Magnus appeared as a guest on Busted Open Radio, hosted by Doug Mortman and Dave LaGreca (Busted Open Radio airs every Monday, Wednesday and Friday from 2:00 to 4:00 p.m. on Sirius 94 and XM 208), where he discussed a number of TNA-related topics. Highlights from the interview are as follows:
On people expressing negativity towards TNA through social media platforms: “People think because that they watch a few DVD’s that document one part of history and how the business went and they are able to predict what’s going to happen in a completely new set of circumstance and I tend to ignore it and I don’t really give it much thought. These are basically the people that throw something out there with no filter because they are nobodies and I’m not trying to knock anyone. It’s easy to say when you have nothing to lose and to throw out an opinion in the hope that it actually happens and then you can say: ‘See, I was right. I told you.’ For some reason now we live in an age now where all wrestling fans think are obsessed with showing on how much knowledge they have and its either you’re just a fan or you’re in the business.
“Your knowledge is kind of irrelevant unless you are in the industry or unless you are making a living off of our sweat or talking about and I’m one of those people too, I have a column in a wrestling magazine that I get paid to do but the only difference is that I get paid to do it because people read that magazine because they want to hear something’s on the ground that makes for a nice change. I use Twitter as a promotional tool and somewhat as a barometer, it’s like an instant focus group and I think if you take it anymore serious, then you are probably wasting your own time and I tell my fellow peers the same thing especially the younger guys who don’t have as much experience for their age and are bothered and affected by this kind of stuff on Twitter and I said look: ‘This is what Twitter is. In terms to your significance, your life, your career and your psyche, don’t take it seriously then you should do, which is not very much at all.'”
On giving an inside look at TNA: “Honestly, I am not qualified to answer that. I’m not trying to dodge the question, I promise you. I’m not really qualified to speak on physical matters or anything like that as far as the company is concerned. I will say this that any wrestling fan who claims to be a wrestling fan should get off this bandwagon of: ‘Let’s all talk about the state of TNA’s business.’ Anyone would tell you that and I’m talking about people on Wall Street, people in any industry, particularly the entertainment industry where the reputation of image is very important, that sometimes all you need is the rumor even if there is no validity to it and then the rumor can actually become a possibility. It boggles my mind there are people out there that you read their bio or they will tell you: ‘I eat, sleep and breathe wrestling man. I love it’ but then they are the ones that say: ‘TNA is going to go out of business and yada, yada, yada.’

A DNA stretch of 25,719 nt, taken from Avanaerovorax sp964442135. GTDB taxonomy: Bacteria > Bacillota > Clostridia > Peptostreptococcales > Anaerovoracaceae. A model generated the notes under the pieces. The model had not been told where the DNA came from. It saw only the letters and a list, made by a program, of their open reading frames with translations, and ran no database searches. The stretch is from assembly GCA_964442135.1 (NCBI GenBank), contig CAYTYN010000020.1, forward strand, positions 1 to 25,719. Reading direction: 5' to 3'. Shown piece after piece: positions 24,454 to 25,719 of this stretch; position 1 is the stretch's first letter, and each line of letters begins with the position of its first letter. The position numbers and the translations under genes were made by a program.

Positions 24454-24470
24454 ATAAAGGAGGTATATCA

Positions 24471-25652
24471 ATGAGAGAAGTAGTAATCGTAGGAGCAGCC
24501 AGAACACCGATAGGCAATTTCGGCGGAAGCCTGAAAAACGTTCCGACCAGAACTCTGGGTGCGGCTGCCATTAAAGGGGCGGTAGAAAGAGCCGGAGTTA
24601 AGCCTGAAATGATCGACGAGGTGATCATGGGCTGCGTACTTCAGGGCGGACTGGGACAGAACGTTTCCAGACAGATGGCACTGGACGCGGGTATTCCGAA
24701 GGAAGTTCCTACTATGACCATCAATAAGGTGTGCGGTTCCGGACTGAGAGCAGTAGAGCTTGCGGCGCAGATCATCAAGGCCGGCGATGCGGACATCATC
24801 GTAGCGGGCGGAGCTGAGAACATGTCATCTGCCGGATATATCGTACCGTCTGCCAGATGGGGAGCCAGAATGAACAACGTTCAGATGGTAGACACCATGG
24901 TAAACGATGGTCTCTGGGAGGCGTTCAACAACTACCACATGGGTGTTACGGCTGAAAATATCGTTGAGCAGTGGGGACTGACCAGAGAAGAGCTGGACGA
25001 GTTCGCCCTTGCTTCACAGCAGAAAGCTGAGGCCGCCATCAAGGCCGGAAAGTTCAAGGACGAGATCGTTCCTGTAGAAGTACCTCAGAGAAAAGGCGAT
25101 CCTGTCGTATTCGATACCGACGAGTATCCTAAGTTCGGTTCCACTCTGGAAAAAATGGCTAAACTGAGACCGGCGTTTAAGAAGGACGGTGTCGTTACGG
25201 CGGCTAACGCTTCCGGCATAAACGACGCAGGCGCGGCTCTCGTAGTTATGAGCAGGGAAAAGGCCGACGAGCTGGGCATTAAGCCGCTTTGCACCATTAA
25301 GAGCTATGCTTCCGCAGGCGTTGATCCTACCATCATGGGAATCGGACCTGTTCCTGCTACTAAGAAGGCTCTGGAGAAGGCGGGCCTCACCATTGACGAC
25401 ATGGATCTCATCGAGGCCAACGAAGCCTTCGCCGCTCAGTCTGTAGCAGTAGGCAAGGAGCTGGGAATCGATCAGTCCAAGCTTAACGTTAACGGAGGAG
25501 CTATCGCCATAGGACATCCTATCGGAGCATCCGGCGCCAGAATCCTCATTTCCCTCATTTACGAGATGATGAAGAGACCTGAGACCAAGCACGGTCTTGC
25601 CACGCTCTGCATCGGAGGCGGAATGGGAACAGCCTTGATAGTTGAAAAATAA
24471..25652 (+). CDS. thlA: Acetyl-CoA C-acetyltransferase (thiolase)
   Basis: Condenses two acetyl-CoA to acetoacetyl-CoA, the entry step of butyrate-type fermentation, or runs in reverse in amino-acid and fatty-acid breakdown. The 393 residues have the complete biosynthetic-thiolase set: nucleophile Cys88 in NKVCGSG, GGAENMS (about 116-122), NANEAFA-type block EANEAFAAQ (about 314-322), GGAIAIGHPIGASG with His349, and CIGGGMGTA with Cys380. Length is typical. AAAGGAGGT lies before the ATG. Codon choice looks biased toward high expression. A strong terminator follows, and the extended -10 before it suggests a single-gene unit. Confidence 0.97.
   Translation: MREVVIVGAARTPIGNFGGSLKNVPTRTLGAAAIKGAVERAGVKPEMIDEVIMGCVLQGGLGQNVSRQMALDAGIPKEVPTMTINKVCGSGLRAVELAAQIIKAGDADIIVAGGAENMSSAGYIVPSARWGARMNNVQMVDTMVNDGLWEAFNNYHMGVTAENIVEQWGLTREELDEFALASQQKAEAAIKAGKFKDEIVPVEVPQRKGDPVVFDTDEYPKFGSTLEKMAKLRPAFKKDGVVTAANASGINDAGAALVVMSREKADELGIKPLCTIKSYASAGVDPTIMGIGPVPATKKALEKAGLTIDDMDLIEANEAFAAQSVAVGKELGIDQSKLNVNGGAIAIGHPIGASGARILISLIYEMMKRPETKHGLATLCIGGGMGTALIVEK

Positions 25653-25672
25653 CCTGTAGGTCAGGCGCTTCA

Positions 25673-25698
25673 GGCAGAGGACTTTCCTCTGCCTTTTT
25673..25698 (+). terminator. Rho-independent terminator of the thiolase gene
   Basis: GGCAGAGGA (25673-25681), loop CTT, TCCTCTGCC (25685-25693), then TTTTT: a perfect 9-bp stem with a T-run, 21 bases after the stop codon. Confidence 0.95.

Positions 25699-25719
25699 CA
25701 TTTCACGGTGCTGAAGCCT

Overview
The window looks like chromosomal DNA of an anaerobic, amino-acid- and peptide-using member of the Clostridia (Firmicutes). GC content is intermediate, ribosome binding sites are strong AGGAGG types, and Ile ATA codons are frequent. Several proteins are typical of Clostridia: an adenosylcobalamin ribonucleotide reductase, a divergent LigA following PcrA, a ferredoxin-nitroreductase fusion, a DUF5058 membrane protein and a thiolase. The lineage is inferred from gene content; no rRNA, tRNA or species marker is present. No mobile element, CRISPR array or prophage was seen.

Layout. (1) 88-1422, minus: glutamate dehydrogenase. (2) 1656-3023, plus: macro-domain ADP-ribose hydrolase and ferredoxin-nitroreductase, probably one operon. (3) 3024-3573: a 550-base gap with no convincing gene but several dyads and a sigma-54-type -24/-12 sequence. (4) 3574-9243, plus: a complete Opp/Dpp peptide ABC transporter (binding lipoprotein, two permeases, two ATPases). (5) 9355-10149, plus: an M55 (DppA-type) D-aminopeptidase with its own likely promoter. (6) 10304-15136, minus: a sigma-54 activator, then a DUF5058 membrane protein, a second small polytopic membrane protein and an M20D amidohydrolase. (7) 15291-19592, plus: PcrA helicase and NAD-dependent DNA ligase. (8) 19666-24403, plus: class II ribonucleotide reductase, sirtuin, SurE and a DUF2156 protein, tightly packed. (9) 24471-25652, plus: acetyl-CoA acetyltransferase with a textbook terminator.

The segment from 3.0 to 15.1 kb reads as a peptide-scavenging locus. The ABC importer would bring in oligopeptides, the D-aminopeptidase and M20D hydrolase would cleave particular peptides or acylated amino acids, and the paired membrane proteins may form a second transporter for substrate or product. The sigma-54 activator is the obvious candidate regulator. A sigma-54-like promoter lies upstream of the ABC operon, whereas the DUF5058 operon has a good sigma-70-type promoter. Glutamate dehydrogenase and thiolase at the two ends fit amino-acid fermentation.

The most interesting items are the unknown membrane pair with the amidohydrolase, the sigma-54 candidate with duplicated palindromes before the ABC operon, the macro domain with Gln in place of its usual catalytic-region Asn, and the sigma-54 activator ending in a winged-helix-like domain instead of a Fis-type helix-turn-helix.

“Do you want that to happen? Do you want to have less wrestling on TV? Do you want all of these performers that you admire have to go find work somewhere else? I don’t understand that. That to me has always been a strange thing and the irony of it is that these are the people that claim to be the most dedicated wrestling fans and the one who are not paying for the Pay-Per-Views, they are illegally downloading them and they are busy knocking everything at every opportunity and becoming armchair writers or armchair quarterbacks as the saying goes. You are harming the business more then you are aiding it and I don’t understand why would do that if you claim to love it so much. It’s not me trying to say: ‘Oh please, stop expressing you opinion.’ But if you are being overwhelming negative all the time then you should focus it somewhere else and focus it on yourself.”
On focusing to be better: “Normally, it’s studying tapes. Sometimes things happen organically based on the right opponent and suddenly and I’ve borrowed more than a couple things from Japan and the trips that I had over there over the last year have been very beneficial in that respect and being so close to (Samoa)Joe and A.J. (Styles) and learning from guys like that and also, it’s funny because you do something once because it just happens to fit in that particular match and then sometimes the reaction is so strong or somebody that you trust like A.J. or Kurt or Joe, who really knows there stuff, will say: ‘Hey, that’s a keeper.’ Pretty much my entire move set as we like to call it, is stuff that I have done somewhere along the line and when I comeback either Kurt, Joe or A.J. have said: ‘That’s a keeper’ and no more has to be said about that. I’ll keep doing that and once you do that, you are good from there.
“Once you get your foundation, you can play around with variations and let it happen very organically and it’s up to me to make it happen. People didn’t see me from day one and say: ‘This is his future.’ It was based off of my work with Samoa Joe in 2012 and I stepped up and it’s funny because one you start getting labeled, that’s when you get a lot of pushback and it bears repeating, the only reason why the conversation is happening is because of what I’ve done. The pressure is fine, I can handle that but it’s up to me to make it happen and to take that step and make it mean something.”
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